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APHIS bans Ontario cherries to the U.S. due to fruit fly


May 26, 2017
By Jim Offner – The Packer

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May 26, 2017, Ontario – The U.S. Animal and Plant Health Inspection Service is banning imports of fresh cherries from Ontario, following “multiple detections” of the European cherry fruit fly.

The May 23 U.S. Department of Agriculture-APHIS order applies to commercial and non-commercial imports.

Black, mahaleb, sour and sweet cherries are included in the ban. Wild honeysuckle, the fly’s other host plant, also is banned.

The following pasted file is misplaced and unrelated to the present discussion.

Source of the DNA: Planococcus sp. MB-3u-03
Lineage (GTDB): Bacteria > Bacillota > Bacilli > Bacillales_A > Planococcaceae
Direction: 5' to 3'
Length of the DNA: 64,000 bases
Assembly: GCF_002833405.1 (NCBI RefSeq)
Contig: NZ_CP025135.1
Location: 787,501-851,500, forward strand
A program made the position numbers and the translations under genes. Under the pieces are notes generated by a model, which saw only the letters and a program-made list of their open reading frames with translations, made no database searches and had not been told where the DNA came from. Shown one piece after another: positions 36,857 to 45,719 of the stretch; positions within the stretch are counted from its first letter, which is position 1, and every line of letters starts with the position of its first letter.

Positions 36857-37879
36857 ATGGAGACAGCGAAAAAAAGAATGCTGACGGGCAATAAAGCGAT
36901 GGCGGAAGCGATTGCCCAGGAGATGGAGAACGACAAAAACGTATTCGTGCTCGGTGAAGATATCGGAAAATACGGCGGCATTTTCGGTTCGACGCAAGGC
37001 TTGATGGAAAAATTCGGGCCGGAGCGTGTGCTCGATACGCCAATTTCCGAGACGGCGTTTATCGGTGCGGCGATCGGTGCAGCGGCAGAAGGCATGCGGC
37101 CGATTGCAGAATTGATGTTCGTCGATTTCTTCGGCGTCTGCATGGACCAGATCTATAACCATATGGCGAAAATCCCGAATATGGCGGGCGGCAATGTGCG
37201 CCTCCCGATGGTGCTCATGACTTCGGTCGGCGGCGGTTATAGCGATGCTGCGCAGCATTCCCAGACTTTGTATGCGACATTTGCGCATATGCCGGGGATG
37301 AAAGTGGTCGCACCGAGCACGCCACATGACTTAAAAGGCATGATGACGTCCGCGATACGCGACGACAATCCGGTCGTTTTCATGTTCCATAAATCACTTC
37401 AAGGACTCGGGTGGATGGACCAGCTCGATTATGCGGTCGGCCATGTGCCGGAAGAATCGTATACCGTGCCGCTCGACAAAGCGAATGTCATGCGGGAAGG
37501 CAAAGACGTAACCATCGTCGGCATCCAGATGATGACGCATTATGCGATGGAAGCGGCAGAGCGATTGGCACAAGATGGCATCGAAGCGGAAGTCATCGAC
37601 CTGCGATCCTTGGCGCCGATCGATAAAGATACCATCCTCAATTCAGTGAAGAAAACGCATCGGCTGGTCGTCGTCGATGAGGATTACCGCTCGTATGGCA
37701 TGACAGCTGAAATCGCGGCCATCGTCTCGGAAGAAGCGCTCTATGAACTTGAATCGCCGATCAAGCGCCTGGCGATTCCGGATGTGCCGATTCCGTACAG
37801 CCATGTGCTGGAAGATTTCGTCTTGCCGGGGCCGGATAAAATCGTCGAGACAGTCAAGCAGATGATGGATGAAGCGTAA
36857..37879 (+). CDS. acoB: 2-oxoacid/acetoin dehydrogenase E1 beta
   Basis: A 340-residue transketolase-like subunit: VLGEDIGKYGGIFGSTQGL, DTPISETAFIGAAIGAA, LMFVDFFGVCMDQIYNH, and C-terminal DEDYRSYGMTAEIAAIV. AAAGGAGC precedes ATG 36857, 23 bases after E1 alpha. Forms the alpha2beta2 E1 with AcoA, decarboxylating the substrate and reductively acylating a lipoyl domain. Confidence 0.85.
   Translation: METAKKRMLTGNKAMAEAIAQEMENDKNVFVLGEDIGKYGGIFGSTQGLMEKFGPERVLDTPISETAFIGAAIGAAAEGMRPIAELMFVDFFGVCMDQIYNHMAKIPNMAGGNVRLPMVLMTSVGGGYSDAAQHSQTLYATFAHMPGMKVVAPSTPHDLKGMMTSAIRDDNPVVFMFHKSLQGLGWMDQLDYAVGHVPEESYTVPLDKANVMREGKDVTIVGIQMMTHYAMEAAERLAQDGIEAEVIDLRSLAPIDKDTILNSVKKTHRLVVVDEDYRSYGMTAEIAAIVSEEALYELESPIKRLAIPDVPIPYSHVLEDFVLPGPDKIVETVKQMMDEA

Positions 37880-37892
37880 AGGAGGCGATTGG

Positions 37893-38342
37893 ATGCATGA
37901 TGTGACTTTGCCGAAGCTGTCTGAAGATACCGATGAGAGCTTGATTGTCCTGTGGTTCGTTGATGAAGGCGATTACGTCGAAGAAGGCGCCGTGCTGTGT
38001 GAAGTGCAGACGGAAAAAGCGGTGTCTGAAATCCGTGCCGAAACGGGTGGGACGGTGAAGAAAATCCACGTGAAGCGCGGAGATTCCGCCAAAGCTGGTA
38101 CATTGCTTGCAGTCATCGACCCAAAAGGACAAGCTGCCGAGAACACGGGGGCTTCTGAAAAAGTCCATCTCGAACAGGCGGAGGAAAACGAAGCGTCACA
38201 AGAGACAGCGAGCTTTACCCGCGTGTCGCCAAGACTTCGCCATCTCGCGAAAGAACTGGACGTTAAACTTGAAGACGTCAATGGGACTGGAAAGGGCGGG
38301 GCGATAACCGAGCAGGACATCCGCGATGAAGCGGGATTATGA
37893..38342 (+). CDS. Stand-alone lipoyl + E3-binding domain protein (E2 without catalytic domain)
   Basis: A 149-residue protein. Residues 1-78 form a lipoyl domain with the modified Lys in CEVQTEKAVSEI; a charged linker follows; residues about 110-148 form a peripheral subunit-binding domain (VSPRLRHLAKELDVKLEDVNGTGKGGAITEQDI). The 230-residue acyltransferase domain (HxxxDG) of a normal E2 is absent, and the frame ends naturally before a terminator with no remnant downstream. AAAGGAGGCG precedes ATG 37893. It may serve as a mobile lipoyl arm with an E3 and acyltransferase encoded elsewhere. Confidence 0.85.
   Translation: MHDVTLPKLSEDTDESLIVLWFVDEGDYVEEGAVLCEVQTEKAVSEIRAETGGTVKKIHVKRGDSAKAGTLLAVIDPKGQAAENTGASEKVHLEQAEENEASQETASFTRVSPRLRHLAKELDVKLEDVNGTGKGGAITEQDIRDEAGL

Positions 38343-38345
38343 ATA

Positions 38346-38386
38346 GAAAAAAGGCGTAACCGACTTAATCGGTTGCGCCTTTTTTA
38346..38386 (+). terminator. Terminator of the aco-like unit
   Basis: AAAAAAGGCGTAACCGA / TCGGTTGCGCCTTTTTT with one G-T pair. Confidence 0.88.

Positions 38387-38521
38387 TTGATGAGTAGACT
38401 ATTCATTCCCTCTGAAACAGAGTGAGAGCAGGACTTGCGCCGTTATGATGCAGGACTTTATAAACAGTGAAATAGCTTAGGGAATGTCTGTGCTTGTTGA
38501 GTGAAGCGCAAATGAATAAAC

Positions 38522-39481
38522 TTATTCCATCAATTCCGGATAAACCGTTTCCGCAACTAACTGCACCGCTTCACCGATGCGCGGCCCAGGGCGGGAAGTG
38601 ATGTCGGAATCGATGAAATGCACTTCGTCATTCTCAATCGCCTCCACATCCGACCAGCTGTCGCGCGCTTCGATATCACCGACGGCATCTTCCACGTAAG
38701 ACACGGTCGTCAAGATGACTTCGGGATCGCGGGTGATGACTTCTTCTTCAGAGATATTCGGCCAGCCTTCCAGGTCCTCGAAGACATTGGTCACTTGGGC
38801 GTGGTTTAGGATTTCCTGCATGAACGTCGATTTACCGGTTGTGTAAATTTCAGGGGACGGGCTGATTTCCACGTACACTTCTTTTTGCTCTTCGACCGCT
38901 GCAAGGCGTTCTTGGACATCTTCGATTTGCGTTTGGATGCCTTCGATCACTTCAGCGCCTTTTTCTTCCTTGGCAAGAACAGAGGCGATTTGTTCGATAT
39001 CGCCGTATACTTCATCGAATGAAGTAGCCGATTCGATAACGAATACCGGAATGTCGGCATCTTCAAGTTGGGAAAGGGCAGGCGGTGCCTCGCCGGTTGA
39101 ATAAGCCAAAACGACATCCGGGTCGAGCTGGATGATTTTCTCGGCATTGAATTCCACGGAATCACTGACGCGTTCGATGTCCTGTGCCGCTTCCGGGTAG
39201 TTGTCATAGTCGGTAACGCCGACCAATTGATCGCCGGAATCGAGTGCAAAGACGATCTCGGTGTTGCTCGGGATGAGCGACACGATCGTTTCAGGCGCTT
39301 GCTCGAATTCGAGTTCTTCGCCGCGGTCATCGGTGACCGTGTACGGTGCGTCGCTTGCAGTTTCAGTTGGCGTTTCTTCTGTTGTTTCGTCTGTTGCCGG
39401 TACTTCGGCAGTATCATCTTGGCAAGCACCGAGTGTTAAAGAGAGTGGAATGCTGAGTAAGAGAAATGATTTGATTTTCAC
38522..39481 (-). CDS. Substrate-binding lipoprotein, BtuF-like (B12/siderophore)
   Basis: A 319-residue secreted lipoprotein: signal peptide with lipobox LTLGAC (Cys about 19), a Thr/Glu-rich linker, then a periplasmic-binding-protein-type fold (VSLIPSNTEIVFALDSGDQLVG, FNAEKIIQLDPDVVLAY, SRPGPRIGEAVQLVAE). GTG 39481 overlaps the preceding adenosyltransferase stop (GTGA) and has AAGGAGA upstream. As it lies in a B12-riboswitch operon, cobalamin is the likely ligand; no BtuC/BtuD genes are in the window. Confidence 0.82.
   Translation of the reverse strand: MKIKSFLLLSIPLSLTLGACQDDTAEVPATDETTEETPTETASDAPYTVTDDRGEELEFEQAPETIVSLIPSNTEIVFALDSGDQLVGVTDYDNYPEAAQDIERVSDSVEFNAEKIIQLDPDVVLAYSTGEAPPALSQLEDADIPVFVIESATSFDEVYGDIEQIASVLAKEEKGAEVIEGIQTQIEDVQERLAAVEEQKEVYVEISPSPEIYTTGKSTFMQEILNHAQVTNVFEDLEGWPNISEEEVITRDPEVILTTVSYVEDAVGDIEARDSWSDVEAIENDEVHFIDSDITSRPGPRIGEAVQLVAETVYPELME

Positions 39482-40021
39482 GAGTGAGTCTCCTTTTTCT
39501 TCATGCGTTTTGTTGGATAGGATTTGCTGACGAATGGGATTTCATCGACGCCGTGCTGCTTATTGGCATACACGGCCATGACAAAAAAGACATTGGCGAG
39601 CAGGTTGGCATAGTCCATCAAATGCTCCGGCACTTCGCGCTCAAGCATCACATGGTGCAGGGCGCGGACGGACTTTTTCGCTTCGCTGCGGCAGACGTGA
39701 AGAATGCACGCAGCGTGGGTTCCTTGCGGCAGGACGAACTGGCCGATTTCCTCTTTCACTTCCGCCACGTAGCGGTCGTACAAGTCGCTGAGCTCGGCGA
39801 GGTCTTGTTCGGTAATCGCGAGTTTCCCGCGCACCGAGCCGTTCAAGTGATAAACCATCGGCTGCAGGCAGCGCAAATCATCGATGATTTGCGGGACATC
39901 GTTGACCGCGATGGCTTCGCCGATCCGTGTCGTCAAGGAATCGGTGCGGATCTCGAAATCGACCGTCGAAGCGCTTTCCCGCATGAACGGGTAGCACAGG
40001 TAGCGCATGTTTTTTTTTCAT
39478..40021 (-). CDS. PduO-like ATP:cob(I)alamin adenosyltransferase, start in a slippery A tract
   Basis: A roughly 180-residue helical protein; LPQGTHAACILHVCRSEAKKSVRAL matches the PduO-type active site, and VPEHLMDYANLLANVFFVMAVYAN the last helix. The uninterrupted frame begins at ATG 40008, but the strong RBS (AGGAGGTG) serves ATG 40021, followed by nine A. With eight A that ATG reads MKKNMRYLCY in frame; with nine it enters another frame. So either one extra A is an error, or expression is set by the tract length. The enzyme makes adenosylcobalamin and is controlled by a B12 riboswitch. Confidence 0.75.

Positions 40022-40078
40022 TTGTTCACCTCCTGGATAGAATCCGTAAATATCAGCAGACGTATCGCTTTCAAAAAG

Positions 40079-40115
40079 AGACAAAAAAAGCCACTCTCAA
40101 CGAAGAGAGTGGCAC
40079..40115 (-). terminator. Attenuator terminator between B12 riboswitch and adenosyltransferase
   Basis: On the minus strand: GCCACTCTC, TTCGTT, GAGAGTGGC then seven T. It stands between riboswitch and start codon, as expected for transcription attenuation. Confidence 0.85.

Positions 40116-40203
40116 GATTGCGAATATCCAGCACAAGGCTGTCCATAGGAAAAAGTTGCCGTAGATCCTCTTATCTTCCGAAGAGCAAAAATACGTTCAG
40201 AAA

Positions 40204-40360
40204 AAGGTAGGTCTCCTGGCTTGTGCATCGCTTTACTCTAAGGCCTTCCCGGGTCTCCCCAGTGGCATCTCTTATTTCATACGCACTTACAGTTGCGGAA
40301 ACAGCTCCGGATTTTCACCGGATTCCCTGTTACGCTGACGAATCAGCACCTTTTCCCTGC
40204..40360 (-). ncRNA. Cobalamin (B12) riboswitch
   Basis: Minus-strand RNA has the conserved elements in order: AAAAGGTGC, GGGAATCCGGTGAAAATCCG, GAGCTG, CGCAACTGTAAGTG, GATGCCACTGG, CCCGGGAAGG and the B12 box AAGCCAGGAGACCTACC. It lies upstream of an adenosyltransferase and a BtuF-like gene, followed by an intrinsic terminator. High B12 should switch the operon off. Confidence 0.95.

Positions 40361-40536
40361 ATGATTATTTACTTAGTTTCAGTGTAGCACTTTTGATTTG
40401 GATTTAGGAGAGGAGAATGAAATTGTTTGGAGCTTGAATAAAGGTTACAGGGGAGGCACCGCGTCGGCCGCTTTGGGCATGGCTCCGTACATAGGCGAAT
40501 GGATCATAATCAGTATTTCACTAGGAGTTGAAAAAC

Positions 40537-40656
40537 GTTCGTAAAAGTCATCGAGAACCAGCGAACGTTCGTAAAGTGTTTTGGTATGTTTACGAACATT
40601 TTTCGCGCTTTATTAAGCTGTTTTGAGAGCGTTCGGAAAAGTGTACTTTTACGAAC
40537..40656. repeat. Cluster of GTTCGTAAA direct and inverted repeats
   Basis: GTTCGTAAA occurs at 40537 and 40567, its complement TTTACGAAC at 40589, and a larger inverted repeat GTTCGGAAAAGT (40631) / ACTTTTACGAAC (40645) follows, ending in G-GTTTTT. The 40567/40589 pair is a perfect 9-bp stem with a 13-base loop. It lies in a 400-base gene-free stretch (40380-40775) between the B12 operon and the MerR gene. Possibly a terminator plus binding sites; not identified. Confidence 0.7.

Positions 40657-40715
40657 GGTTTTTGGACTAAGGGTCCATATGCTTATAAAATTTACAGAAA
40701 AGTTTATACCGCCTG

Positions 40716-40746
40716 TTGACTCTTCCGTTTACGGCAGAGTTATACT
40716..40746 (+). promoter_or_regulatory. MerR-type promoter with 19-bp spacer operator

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Restrictions for Ontario cherries will be in effect until the pest is eradicated from the province, APHIS legislative public affairs specialist Yindra Dixon said.

The pest has not been found in the U.S., but it could establish populations in northern regions of the U.S., Dixon said.

“The climatic tolerance and available hosts of this fruit fly would allow (it) to establish in the United States if introduced from Canada,” Dixon said. “This fruit fly is a serious economic pest of commercial cherries in Europe, where imports of cherries are also restricted.”

On Feb. 4, 2016, USDA identified a fruit fly photographed in Mississauga, Ontario, as likely a European cherry fruit fly. The Canadian Food Inspection Agency (CFIA) began surveys for the pest in Ontario in April 2016. In June 2016, one of the flies was found on honeysuckle in southeastern Ontario. READ MORE